Adding Mac Support, Part 1: I’ve Never Used a Mac and Now I Need to Manage Them
Being in IT can sometimes feel a bit like being a doctor—you’re often called upon to give people the bad news that their beloved computer isn’t going to make it. Other times, people think you’ve performed a miracle just by doing your job and saving their data.
Then, there’s the Thanksgiving problem, where any time you’re at a family gathering, you get cornered by a relative wanting to talk about their tech problems, regardless of your actual area of expertise. Because after all, you work with computers, right?
It can be annoying to always have to remind Uncle Stan about keeping his iMac up to date, but what if your customers are asking? Or your boss? You’re a Windows admin, and you can wrangle the registry into submission with your eyes closed.
Congratulations! Now you’re responsible for managing a network of Macs.
There’s no need to panic. If you’re new to Mac devices, here’s a few tips to get you started on your admin journey.
Get yourself a Mac
First, buy a Mac (better yet, get your company to buy you one). For the kind of work you’ll be doing, you don’t need the latest, fastest, most expensive machine. In fact, a base-model Mac Mini on a corner of your desk or in a server room, running headless with some form of screen sharing, might serve you best. Keep using your Windows daily driver as usual, and when you need to test an update or package up an installer for deployment, remote into the Mini.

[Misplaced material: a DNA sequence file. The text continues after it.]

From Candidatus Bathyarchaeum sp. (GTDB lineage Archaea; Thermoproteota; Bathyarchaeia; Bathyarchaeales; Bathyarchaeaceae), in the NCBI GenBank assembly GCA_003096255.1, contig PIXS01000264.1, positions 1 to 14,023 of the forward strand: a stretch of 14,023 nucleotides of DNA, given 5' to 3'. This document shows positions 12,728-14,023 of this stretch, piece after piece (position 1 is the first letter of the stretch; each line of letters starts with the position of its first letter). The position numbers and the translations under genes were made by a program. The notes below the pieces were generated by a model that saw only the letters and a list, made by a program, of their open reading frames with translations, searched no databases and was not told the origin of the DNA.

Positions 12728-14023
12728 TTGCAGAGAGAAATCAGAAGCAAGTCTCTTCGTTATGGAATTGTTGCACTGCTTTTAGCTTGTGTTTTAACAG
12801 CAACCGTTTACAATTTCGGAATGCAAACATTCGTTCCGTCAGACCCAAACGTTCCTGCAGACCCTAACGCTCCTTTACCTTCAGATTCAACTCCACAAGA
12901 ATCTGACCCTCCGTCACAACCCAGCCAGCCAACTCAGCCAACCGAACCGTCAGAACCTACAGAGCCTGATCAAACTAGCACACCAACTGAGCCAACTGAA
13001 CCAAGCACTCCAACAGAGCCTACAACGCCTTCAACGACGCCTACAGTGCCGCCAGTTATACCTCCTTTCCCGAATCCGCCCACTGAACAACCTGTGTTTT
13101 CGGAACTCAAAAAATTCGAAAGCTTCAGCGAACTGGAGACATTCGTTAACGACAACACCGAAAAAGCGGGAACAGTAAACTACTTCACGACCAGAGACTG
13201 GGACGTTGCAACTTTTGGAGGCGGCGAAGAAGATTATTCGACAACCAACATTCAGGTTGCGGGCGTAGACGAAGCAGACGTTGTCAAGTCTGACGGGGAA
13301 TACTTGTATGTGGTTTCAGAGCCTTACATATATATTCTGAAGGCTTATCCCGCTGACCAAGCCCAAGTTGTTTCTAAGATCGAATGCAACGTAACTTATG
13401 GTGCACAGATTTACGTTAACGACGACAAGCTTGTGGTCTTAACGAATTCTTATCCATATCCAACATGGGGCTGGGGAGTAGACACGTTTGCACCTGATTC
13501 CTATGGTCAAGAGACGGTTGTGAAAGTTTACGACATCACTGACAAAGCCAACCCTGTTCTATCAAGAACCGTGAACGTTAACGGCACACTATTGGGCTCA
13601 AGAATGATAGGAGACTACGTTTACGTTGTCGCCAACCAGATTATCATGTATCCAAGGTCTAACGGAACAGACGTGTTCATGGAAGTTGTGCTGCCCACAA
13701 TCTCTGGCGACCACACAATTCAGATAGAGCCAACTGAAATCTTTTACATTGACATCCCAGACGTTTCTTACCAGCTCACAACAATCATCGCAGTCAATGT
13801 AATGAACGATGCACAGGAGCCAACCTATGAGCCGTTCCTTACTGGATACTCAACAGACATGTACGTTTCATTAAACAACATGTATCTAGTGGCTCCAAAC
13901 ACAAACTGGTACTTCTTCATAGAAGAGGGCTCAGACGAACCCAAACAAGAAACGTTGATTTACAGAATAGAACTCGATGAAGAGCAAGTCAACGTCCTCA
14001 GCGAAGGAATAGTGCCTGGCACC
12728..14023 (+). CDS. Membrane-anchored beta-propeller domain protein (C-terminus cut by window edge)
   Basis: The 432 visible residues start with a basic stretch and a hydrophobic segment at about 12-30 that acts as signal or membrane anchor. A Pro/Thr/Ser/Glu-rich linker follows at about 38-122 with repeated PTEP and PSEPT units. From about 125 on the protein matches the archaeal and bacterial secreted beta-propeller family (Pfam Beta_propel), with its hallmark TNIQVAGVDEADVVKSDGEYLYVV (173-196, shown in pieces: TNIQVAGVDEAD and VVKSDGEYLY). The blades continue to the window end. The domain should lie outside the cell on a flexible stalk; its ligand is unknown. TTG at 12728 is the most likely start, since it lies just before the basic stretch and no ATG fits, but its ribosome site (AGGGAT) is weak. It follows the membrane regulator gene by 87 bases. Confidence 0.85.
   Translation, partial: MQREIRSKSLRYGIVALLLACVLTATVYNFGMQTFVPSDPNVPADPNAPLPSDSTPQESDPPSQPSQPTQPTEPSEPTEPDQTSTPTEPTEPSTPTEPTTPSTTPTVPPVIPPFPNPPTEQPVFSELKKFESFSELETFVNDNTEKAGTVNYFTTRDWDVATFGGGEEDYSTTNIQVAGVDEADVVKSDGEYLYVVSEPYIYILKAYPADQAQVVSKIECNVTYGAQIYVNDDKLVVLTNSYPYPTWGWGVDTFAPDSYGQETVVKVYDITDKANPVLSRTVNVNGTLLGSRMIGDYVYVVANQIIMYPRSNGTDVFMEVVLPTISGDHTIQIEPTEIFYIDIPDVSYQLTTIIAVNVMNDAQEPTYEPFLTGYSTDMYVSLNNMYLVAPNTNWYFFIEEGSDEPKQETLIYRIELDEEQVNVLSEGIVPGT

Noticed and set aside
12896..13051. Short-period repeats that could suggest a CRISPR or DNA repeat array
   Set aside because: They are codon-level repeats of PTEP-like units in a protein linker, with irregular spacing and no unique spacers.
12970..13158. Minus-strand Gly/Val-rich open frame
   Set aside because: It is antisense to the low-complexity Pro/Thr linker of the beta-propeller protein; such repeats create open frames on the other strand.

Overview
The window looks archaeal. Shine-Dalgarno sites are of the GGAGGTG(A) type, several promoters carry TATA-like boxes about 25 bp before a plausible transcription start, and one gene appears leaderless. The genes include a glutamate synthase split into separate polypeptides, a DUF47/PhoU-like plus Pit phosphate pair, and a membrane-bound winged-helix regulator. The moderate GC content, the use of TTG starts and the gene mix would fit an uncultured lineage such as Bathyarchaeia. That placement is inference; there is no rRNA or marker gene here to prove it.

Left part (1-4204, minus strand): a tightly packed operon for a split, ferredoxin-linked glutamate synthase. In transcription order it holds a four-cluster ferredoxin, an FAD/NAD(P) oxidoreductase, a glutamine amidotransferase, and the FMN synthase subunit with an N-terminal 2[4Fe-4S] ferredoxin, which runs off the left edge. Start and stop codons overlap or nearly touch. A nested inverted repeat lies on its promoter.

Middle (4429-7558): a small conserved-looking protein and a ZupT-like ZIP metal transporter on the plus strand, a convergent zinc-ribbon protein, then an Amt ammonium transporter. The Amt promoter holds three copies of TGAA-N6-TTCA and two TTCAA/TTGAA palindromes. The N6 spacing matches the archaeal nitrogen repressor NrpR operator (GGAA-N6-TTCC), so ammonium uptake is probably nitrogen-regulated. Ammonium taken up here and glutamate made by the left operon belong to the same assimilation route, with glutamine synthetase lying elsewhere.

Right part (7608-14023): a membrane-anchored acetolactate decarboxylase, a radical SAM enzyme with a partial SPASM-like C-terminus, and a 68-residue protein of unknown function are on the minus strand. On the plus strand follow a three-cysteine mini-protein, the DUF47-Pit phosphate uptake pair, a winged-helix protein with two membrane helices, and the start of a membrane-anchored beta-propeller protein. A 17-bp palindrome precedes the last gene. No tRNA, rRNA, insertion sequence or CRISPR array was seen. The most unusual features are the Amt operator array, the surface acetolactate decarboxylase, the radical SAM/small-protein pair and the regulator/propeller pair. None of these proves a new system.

This also removes a frequent stumbling block for those switching between Windows and Mac—translating the physical interface. The MacBook trackpad has no buttons, so how do you right-click? The scrolling is backwards! None of my keyboard shortcuts work now!
Depending on the screen sharing tools you use, most things can be translated automatically. For example, Control-C becomes Command-C (the Command key on the Mac is the one with the funny cloverleaf symbol ⌘, and most of your Control+ keyboard shortcuts are the same, only with Command instead). If you’re still struggling or want to get more familiar with using a Mac hands-on, Apple has a site dedicated to “Mac tips for Windows switchers”: https://support.apple.com/en-us/HT204216.
Get together with like-minded others
Next, join the community. In addition to the Apple support forums—and those of your favorite RMM and SaaS providers—bookmark these sites for when you have some time to burn and a beverage to sip:
In part two of this series, I’ll look at some key resources for the new (possibly slightly unwilling) Mac admin, so be sure to come back next week!
This guest blog is courtesy of N-able. Charles Mangin is Head Mac Nerd. You can follow him on Twitter at @mac_mgmt_nerd or connect on LinkedIn here. Read more N-able guest blogs here. Regularly contributed guest blogs are part of ChannelE2E’s sponsorship program.